French schoolchildren march in anger over expulsions
- 17 October 2013
- From the section Europe
Thousands of schoolchildren in Paris and other parts of France have been demonstrating in anger over the expulsion of two foreign teenagers.
Twenty secondary schools in the French capital were disrupted as children joined a march, clenching fists in solidarity with the expelled pupils.
Some demanded the sacking of Interior Minister Manuel Valls.
In one case, a Roma schoolgirl was sent to Kosovo and in the other, a student was repatriated to Armenia.
There has been widespread indignation at the manner in which border police picked up schoolgirl Leonarda Dibrani, whose family had lost its bid for asylum in France after five years in the country.
Leonarda, 15, was escorted from her school bus by a teacher, in front of other children, in the eastern region of Doubs on 9 October.
The row has caused strains within the government of Socialist President Francois Hollande, whose most popular minister with the wider public is Mr Valls, according to opinion polls.
Mr Valls has drawn protests over his hard line on Roma immigrants.
Meanwhile, it has been suggested that only the father of the Dibrani girl is actually from Kosovo and that he lied about his family's origin in his bid to win asylum in France.
'Arrested for theft'
Schoolchildren left class to show solidarity both with Leonarda and Khatchik Kachatryan, a 19-year-old student in Paris who was expelled on Saturday to Armenia.
Mr Kachatryan was arrested for shoplifting in September, at which point police discovered he had entered France illegally, the French daily Le Figaro reports.
Reports suggest that he was detained on his return to the former Soviet republic for seeking to escape doing military service.
"Bring back Khatchik and Leonarda, they belong here," marching pupils chanted on Thursday, holding up signs calling for Mr Valls to resign.
The president of France's National High School Students' Union, Ivan Dementhon, said students were angry at the way the Dibrani family had been treated.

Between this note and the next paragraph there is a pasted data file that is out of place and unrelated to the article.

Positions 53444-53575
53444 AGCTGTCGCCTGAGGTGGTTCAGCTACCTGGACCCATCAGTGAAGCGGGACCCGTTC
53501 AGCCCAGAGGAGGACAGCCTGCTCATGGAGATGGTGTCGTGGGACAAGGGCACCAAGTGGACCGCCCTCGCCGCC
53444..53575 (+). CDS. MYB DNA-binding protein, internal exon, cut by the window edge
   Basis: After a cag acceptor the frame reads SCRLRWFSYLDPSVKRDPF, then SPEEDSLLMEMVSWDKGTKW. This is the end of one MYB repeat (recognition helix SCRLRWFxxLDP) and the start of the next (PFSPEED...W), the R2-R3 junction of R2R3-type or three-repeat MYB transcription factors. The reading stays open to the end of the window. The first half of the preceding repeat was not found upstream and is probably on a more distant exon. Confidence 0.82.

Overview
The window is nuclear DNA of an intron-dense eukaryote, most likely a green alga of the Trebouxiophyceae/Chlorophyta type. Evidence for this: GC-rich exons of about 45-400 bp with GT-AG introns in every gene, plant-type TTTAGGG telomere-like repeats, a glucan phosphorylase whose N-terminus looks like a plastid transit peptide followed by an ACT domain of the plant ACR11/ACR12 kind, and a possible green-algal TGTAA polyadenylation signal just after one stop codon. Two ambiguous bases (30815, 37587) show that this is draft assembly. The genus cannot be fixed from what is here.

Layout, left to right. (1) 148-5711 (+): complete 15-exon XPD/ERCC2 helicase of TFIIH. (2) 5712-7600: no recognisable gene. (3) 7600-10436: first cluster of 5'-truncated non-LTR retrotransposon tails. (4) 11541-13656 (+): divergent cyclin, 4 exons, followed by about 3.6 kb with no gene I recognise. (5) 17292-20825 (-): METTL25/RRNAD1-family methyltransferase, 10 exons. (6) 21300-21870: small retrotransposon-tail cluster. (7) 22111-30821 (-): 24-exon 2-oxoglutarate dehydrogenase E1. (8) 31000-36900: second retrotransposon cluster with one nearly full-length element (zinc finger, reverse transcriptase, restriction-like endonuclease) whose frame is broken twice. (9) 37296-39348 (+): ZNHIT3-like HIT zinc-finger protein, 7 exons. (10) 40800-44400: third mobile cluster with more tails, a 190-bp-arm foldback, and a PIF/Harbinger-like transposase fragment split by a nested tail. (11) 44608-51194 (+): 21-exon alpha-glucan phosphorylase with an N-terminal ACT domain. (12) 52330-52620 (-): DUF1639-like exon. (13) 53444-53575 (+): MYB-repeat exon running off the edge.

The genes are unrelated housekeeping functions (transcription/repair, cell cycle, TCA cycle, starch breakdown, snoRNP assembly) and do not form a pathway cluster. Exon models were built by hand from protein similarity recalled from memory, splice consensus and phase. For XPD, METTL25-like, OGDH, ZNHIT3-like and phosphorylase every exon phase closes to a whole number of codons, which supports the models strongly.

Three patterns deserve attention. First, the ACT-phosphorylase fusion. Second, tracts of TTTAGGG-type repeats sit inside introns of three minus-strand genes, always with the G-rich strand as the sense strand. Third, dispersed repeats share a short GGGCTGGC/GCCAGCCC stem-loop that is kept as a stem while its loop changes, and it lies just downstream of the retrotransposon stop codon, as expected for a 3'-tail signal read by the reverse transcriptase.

"The expulsion of the young Leonarda is particularly shocking because it was done in a school environment," he said.
"It's not tolerable that students with or without documents are expelled. Everybody should have a right to education, and that is why all high school students are here."
Journalists who visited the Dibrani family in Kosovo on Wednesday found them living in a house in the northern town of Mitrovica, despite earlier suggestions that they were homeless.
It has also emerged that the father, Resat, was investigated by French authorities for allegedly beating his family.
Resat was quoted by Reuters news agency as saying he was the only member of the family actually born in Kosovo, which he reportedly left in the early 1970s.
Leonarda and all the other members were born in Italy, he told the agency. "Then we came to France. We lied to the authorities when we said we were from Kosovo."
The family has been lodged in a Mitrovica with a monthly grant of 150 euros (£127; $203) from the Kosovan government, an official told Reuters, speaking anonymously. The official added that the authorities were unsure what to do about them because only the father was from Kosovo.
Mr Valls insists that the deportation of Leonarda and the rest of her family was carried out in line with established procedure.
"Any immigration policy requires respect for the law, respect for individuals and great firmness," he said this week.
Amnesty International recently reported that more than 10,000 Roma had been evicted from temporary camps in France in the first half of the year.
Some 20,000 Roma have settled in France, coming mainly from Romania, Bulgaria and parts of the former Yugoslavia like Kosovo.